The first question was whether it’s valid to use the formula “we baptize you” rather than the traditional “I” (negative), and the second was whether people baptized using that formula have to be baptized using the proper vocabulary (affirmative).
Granted, there was a 1500-word “Doctrinal Note” from Spanish Cardinal Luis Ladaria, head of the congregation, explaining the decision, but even that was relatively terse by the usual standards. In a nutshell, Ladaria said the theology of the Church is that whoever leads the rite, it’s always Christ who baptizes, and thus the formula has to be “I” rather “we”, however noble the idea of recognizing the role of parents, godparents, etc., may be.
Though it’s a relatively small matter, this is another recent case in which Francis’s progressive base may be disappointed, in tandem with not signing off on women deacons or married priests in the Amazon.
It will be interesting going forward to see whether a greater share of liberals begin souring on Francis – and whether some portion of conservatives start defending him.
Though the Catholic community on the Arabian Peninsula is tiny, it’s also highly diverse. While there are Catholics from the Latin church, including a sizeable population of Filipinos working in oil fields, as domestics, and so on, there are also plenty of people who hail from one of the Eastern churches – Lebanese who are Maronites, Egyptians who are Copts, Iraqis and Syrians who are Greek Melkites, to name a few.
For some time, the administrative question has been who’s responsible for those folks – is it the two Apostolic Vicariates on the peninsula, or their Eastern patriarchs back home?
Strictly from an organizational efficiency point of view, it makes a lot more sense for it to be the vicariates. With such a small population in overwhelmingly Muslim nations, it defies logic to duplicate pastoral resources and to impede coordination – often a special challenge with the Eastern churches, notoriously given to doing their own thing. Further, it’s also confusing to governments who speaks for the Christians in the country if a half-dozen prelates claim to lead some share of them.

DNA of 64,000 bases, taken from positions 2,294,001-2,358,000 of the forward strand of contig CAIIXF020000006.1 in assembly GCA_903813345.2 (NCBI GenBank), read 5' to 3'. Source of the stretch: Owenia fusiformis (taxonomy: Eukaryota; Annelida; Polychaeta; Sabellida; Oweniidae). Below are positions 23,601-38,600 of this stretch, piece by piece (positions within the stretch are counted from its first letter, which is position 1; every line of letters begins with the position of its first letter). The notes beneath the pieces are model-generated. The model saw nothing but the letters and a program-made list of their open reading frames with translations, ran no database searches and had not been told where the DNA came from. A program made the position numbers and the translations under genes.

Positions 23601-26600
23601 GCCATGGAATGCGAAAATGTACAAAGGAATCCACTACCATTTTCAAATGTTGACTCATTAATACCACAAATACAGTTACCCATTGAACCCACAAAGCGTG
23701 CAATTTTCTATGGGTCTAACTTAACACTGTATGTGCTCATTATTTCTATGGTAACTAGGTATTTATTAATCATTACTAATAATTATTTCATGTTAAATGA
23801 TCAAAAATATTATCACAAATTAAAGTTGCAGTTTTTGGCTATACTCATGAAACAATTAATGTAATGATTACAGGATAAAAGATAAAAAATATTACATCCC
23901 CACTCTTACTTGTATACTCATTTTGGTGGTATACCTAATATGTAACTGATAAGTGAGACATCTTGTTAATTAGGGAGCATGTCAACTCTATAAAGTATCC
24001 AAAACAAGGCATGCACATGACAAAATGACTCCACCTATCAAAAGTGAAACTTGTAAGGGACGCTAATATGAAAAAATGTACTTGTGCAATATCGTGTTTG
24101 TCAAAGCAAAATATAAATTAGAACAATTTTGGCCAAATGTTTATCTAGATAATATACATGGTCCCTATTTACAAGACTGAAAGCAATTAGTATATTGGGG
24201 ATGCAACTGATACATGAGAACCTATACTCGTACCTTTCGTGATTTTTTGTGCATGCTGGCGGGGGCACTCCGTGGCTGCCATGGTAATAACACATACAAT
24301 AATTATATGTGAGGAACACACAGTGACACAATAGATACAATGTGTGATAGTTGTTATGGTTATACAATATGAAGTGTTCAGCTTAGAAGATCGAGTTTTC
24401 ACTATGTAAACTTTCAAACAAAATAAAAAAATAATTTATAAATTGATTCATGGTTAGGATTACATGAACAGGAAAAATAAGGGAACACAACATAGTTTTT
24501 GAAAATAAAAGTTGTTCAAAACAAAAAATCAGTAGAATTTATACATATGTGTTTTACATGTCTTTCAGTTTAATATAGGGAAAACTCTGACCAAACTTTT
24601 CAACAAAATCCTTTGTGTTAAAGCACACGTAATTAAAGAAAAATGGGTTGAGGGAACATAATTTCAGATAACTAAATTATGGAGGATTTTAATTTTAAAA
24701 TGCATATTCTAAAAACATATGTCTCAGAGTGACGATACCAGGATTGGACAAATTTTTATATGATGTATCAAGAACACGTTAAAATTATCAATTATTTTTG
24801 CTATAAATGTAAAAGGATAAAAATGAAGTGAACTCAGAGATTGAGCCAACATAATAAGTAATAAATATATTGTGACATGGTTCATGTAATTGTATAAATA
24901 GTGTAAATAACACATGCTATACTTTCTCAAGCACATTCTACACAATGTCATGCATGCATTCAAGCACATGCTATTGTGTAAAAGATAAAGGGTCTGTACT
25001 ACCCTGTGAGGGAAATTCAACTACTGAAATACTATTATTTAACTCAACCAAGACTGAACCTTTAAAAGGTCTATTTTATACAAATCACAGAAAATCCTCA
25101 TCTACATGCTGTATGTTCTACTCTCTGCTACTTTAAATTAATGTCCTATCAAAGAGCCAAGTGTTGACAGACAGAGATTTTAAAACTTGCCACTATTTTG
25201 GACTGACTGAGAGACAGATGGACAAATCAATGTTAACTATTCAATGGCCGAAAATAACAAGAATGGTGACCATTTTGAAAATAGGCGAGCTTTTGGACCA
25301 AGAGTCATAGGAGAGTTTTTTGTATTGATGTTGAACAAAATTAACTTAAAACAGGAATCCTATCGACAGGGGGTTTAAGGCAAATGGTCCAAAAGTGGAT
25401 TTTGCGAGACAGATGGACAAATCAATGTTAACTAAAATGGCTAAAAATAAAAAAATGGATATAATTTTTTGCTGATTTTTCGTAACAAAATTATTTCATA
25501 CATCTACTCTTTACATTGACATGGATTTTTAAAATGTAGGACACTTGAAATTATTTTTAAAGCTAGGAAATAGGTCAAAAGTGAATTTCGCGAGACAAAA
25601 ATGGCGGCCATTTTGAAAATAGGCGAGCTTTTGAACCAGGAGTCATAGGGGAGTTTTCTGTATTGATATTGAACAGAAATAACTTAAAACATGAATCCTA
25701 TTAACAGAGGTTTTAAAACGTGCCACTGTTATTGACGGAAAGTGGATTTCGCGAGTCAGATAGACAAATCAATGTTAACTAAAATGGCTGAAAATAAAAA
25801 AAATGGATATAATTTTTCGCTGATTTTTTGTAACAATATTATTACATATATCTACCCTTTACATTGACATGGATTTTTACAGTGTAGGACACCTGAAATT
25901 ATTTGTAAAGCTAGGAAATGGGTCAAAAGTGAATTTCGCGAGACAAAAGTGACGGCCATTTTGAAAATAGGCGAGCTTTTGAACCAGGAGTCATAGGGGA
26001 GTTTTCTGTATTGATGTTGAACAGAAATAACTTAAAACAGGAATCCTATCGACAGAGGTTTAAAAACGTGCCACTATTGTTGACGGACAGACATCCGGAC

That’s the basis on which the Vatican assigned jurisdiction to the vicariates in 2003 under St. John Paul II. On Thursday, however, Pope Francis decided to roll back that decision, returning responsibility for pastoral care to the Eastern patriarchs, though in a circumscribed fashion.
First, Francis made clear that the vicars will remain the representatives of the Catholic Church to the political authorities in their country. Second, Francis said he wants the various players involved to promote a “common vision of pastoral action, understanding and collaboration.”
Even with those caveats, the decision is still a gesture of respect for the Eastern patriarchs and comes in response to their explicit request. In effect, it’s a confirmation that especially when it comes to Eastern Christianity, for Francis ecclesiology wins out over efficiency.
Pope Francis repeatedly has said his ecclesial vision involves unity in diversity and a “healthy decentralization,” and he’s also made clear his ecumenical commitment to the churches of the East. In this case, he clearly was willing to prioritize what leaders of those churches wanted over what systems analysts probably would say.
Those three Thursday moves, as the saying goes, arguably aren’t bad for a day’s work. It remains to be seen whether that completes the Vatican’s vacation checklist, or whether even bigger twists are yet to come — such as, for instance, the long-awaited Vatican report on the McCarrick case, which some rumors suggest could come by the end of the month.
Follow John Allen on Twitter at @JohnLAllenJr.